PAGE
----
top of page

To Scope or Not to Scope

Updated: Sep 14, 2018

April 2018

A whirlwind 12 days of meetings and lots of travel. We started in Nairobi by meeting with WWF Kenya and Kenya Wildlife Service to talk about our ideas for the project and get their feedback for how to make our plans fit in with their priorities. Everyone was very welcoming and even the Nairobi traffic didn’t seem so bad. Then we were off to the Maasai Mara via the Narok County Government offices. For me, the best part of the drive is always the view from the top off the escarpment as you descend into the Rift Valley.

Looking down into the Rift Valley

We arrived at Sekanani Gate and from there drove through the National Reserve to Talek. It was rainy season and these were some of the heaviest rains that East Africa has seen in a long time. I have also only been in the Maasai Mara during the dry season so, even though I had heard reports about how tall the grass was, I was still shocked. This did make seeing wildlife a lot more difficult but we still saw lots of elephants who were enjoying the grass before the arrival of the noisy wildebeest from the Serengeti in June/July.

Whilst the wildebeest are in the Serengeti the elephants take advantage of the long grass.

The first thing on our agenda was to meet representatives from the local KWS and National Reserve offices to discuss the project with them. As in Nairobi and Narok everyone was very positive about the project and excited about the potential. We also saw a black rhino near the KWS research station which was the first rhino I had seen in Kenya so very exciting! We were then extremely lucky to see the coalition of five male cheetah, known as the 5 Musketeers, successfully hunt a large male impala stalking right past our vehicle. For Dan’s first full day in the Mara it definitely was action packed!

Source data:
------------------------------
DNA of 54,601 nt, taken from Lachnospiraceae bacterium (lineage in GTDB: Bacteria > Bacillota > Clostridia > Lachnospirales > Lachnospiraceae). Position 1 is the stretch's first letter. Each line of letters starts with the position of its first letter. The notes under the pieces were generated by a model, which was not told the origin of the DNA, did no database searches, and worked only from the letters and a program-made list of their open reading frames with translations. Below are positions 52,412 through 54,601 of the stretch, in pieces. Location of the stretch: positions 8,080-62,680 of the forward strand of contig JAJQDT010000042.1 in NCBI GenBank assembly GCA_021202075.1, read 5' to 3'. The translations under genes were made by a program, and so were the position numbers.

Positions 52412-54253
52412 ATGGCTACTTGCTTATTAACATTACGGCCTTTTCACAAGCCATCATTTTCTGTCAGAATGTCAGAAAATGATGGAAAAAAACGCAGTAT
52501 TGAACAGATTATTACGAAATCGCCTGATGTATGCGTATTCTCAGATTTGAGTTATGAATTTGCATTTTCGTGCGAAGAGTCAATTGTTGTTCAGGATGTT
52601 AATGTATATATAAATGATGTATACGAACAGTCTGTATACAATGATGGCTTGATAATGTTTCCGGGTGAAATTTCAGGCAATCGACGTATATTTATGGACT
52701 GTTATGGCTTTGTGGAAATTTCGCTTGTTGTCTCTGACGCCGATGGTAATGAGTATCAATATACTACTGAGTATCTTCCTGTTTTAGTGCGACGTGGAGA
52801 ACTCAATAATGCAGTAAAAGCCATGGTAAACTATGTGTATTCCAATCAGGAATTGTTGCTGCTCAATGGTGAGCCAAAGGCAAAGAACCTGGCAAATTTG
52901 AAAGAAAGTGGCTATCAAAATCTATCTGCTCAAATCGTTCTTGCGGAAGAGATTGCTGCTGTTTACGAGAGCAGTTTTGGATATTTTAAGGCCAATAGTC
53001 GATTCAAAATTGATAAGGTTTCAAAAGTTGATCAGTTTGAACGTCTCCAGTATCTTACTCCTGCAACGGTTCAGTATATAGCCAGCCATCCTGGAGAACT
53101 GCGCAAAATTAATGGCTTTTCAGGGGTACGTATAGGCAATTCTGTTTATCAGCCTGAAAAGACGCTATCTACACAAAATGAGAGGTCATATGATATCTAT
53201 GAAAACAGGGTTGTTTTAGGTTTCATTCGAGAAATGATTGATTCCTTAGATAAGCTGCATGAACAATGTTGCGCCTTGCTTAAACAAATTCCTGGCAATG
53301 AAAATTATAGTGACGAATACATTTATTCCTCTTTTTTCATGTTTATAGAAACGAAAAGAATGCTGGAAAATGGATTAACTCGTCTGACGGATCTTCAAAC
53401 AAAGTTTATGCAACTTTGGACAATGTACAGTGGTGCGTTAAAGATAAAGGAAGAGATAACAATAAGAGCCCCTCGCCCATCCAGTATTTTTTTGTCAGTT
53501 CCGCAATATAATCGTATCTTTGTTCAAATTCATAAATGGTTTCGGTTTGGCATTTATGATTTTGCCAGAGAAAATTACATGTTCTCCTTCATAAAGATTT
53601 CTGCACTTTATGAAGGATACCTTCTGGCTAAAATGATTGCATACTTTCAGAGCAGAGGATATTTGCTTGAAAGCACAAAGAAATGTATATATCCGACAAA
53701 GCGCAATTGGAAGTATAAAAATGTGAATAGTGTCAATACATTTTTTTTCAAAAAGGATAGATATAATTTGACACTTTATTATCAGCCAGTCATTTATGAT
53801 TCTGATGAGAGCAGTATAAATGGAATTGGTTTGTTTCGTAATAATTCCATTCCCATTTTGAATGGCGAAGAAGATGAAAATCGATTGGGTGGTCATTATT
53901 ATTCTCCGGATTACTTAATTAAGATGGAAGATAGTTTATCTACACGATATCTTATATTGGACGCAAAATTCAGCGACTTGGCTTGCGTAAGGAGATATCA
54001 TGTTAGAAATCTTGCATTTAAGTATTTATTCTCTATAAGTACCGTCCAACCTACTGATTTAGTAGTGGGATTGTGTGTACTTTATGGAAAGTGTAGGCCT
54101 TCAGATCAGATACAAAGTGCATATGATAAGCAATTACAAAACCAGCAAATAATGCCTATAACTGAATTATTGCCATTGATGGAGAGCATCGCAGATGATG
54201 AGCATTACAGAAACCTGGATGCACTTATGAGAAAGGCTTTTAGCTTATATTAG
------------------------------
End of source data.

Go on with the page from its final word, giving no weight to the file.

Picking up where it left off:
My first Mara Rhino! Even if it wasn’t the best view still great to see, the baboon was less fussed…

The 5 Musketeers are always a crowd pleaser. In this long grass it was difficult to keep track of them when they started to stalk as their coat patterns melted away into the grass.

Throughout the rest of the trip we visited a number of the community wildlife conservancies and the Mara Triangle to discuss setting up camera traps with their management teams. Due to the large amount of rain the Mara has received getting around sometimes proved to be difficult with even some of the main roads impassable due to mud and full luggas (rivers). However, we still managed to make it to all our meetings apart from one. Our luck with sightings also continued as we saw an attempted (but failed) hunt by some young lions and more cheetah and lions in the conservancies along with many herbivores and some interesting birds of prey.

A bateleur. Image is a bit shaky as my camera was on full zoom but the dead tree made for a very scenic picture that I didn’t want to miss.

Although not originally part of the plan, this scoping trip has proved to be very useful for getting everyone on board with the project at an early stage and hopefully will make the permit applications run a lot more smoothly. It was also important to us that the community were involved so the people who work on the ground are kept in the loop. We wanted to start to build the communication networks that we can use to get our findings to the decision makers. We don’t want to publish results and claim they are of use to conservation and management without directly feeding those results back to the teams who make the decisions. I would definitely recommend a scoping trip to future new field projects if funds allow, with so many people involved in this project it was definitely worth the effort.

We are now back in the office in a sea of paperwork as we apply for our permits and organise the shipping of the camera traps and other equipment. Whilst this is probably one of the least fun aspects of field work we are really looking forward to getting back out to the Mara and getting started!

46 views1 comment

Recent Posts

See All
bottom of page